Naloxone Kits: Are Pharmacies Set to Combat Opiate Overdoses?
Mike was at his apartment and using heroin with a group of friends. Since Mike’s regular dealer was out of town, he’d picked up the batch from someone different.
After shooting up, Mike immediately noticed a difference in the way he felt. Something was wrong; a panic quickly washed over his body.
Within an hour, Mike collapsed to the ground and became unresponsive. Tragically, he was pronounced dead upon arrival at a local hospital.
An opioid overdose reversal drug such as naloxone could have immediately reversed the symptoms, but he hadn’t felt comfortable asking his doctor for the prescription required to pick it up at a pharmacy. His friends frantically called 911 and paramedics rushed to the scene, but it was too late.
The Horror that is Opiate Addiction
Opioid overdose deaths have become an epidemic across the U.S. The Centers for Disease Control and Prevention reported that heroin-related deaths have nearly quadrupled since 2002. Use of the drug soared by 63 percent during the same period.
To help combat this issue, several states – including Rhode Island and Massachusetts – have decided to allow at-risk patients access to naloxone rescue kits without a prescription.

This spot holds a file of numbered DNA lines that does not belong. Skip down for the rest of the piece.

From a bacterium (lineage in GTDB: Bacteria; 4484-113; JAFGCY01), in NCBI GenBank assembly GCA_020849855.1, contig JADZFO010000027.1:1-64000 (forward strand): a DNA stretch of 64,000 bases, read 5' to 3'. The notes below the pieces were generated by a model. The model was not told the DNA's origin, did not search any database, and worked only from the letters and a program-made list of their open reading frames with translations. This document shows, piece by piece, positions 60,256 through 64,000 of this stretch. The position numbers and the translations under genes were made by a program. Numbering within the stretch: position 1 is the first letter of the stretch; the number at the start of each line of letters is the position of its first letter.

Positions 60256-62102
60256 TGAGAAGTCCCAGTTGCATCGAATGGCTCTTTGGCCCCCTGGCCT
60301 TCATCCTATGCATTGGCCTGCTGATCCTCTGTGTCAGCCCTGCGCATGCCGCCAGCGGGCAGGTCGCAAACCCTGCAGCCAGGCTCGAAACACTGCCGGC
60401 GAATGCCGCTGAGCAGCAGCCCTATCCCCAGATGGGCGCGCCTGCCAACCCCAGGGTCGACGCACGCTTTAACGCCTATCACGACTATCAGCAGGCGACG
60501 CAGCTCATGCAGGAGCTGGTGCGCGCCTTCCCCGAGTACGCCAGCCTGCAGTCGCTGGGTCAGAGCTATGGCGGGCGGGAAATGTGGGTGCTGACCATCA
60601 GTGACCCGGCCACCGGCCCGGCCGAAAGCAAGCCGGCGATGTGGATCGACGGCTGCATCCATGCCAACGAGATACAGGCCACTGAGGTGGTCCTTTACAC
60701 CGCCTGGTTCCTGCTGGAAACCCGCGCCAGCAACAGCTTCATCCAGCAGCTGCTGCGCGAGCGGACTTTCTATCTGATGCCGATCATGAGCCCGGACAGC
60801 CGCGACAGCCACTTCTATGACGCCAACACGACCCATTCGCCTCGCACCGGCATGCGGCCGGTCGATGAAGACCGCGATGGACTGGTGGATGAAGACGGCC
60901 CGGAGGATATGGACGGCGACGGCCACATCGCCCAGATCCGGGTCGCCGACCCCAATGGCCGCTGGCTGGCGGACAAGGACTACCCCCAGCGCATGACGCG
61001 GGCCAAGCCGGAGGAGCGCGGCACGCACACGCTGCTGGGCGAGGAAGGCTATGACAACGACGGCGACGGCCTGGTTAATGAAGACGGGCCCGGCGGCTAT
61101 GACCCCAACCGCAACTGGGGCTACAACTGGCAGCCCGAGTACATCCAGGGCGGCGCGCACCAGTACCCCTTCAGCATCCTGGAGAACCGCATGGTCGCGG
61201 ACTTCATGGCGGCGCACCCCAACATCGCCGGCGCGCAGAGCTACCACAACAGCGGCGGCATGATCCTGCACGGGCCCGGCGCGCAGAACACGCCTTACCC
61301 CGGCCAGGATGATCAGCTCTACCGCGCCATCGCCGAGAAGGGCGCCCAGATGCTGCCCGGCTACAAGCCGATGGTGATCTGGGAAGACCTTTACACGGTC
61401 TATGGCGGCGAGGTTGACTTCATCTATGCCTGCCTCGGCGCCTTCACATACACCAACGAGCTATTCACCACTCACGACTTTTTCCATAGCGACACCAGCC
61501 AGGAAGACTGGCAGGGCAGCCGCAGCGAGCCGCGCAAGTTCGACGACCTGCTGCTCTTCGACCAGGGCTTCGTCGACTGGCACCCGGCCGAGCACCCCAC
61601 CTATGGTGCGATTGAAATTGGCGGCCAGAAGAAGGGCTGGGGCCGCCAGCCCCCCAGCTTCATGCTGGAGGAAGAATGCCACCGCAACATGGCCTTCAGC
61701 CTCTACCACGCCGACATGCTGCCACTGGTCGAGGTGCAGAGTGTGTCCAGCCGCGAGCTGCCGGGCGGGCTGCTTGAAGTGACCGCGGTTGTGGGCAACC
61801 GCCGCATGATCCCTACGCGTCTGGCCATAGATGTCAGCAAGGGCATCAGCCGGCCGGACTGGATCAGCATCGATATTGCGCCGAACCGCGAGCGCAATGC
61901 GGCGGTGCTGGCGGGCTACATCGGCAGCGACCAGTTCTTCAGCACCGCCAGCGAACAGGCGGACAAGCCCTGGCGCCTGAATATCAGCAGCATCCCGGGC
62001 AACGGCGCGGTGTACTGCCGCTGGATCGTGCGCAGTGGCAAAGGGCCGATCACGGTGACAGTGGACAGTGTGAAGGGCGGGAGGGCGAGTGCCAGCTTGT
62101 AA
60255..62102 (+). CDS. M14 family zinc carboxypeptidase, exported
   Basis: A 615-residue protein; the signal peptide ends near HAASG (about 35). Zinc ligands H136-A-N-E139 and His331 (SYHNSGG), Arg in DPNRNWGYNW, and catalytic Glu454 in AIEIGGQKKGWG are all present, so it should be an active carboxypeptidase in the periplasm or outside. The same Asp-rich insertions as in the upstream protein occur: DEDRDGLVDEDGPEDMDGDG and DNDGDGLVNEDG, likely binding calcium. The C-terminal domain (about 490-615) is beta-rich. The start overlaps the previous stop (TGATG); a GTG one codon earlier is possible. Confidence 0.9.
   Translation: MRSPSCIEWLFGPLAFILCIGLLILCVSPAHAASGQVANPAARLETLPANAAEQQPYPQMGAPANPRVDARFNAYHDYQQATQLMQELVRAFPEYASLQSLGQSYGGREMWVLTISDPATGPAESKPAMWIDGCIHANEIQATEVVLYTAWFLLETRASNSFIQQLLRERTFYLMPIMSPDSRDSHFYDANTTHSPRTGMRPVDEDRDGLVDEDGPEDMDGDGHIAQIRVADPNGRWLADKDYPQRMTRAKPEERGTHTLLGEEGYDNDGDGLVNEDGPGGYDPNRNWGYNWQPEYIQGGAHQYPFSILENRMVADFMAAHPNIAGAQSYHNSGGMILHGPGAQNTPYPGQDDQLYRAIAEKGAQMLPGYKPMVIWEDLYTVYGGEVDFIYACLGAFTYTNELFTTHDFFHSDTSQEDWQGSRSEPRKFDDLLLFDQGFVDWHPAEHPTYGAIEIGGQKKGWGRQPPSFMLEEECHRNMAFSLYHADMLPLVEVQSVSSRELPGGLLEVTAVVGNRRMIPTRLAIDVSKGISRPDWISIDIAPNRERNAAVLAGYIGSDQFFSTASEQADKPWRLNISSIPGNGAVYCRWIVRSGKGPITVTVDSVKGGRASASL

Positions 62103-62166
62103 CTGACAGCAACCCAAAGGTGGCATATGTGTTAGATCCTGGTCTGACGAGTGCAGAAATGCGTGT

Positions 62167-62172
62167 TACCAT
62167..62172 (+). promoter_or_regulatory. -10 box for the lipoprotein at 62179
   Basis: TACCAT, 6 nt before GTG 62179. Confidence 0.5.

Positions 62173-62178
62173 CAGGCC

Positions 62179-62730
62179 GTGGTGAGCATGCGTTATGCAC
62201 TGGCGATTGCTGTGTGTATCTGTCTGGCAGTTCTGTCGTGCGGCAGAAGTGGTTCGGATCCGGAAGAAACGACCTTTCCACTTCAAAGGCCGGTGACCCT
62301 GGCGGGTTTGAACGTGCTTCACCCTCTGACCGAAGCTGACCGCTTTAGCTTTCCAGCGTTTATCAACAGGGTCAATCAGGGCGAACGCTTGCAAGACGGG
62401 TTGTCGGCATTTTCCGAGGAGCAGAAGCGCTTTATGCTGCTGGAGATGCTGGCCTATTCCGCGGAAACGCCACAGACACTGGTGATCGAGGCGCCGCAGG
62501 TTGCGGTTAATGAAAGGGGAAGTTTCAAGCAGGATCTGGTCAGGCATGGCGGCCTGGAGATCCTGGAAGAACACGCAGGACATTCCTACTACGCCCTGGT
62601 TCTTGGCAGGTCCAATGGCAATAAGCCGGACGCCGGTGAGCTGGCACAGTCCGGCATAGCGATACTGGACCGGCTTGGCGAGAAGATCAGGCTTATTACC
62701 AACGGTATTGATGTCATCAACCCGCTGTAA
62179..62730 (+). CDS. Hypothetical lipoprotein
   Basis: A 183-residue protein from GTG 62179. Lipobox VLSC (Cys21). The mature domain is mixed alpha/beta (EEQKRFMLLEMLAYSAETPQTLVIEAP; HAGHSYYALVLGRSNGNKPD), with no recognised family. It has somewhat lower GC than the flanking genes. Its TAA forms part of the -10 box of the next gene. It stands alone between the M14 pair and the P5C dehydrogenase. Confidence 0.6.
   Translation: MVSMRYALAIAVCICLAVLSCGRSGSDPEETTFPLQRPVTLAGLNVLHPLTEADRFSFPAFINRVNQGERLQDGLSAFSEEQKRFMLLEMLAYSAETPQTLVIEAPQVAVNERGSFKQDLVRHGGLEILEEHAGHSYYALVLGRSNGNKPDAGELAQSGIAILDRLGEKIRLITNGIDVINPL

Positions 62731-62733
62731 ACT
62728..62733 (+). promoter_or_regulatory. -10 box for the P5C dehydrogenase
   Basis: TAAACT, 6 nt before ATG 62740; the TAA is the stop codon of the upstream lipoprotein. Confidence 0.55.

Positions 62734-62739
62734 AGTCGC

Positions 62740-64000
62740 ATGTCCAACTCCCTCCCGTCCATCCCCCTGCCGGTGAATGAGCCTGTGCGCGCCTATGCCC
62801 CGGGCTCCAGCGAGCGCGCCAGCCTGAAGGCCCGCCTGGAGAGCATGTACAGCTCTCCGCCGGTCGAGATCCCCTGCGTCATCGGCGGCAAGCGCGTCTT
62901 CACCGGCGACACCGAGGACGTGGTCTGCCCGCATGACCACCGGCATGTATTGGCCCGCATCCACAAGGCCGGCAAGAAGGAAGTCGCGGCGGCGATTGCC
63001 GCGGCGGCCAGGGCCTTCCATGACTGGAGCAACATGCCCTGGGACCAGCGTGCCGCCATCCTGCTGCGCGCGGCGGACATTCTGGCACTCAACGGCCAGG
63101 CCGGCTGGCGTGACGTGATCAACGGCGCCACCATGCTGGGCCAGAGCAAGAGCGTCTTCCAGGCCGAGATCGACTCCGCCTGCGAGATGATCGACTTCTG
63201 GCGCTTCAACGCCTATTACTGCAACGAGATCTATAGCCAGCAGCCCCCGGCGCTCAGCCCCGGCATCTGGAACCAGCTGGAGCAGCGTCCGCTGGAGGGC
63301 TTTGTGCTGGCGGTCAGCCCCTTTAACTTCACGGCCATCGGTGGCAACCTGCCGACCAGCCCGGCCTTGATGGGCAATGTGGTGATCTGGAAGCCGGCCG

Patients determined to be “at-risk” are those who use illicit drugs and those who may be at risk of overdosing on a prescribed medication.
This model of pharmacy-based naloxone (PBN) was first endorsed by Walgreens stores in Rhode Island, who worked on the pilot program with researchers at Boston Medical Center (BMC), Rhode Island Hospital, and the University Of Rhode Island College Of Pharmacy. They first expanded the program across Rhode Island before moving it statewide in Massachusetts.
Other pharmacies, including CVS Pharmacy, Eaton Apothecary, BMC Pharmacy, and Lifespan Pharmacy, quickly began to participate in the program as well.
Proof that Naloxone Saves Lives
Data published in the latest issue of Harm Reduction Journal showed that increased access to naloxone slowed down opioid overdose death rates in both states. These findings were even more noteworthy since these death rates increased substantially in surrounding states.
“Not all communities have harm reduction or treatment services available, but pharmacies are everywhere,” said Traci Green, PhD, MSc, deputy director of BMC’s Injury Prevention Center and associate professor of emergency medicine at The Warren Alpert Medical School of Brown University. “Creating these `behind-the-counter’ pharmacy models for naloxone allows greater access and availability to people who may not be comfortable or able to obtain naloxone from syringe exchange programs or drug treatment programs, and especially to communities outside of urban settings.”
The Truth About Naloxone Kits
Although drug treatment and education are the most ideal method of preventing tragedies related to opioid overdoses, life-saving medications like naloxone should be as accessible as possible.
It’s also important to realize that, despite the fear mongering of late, overdose reversal kits are not a crutch that allows someone to continue his or her substance abuse. On the contrary, these kits are a tool meant to keep people alive long enough to get them the treatment they desperately need and deserve.
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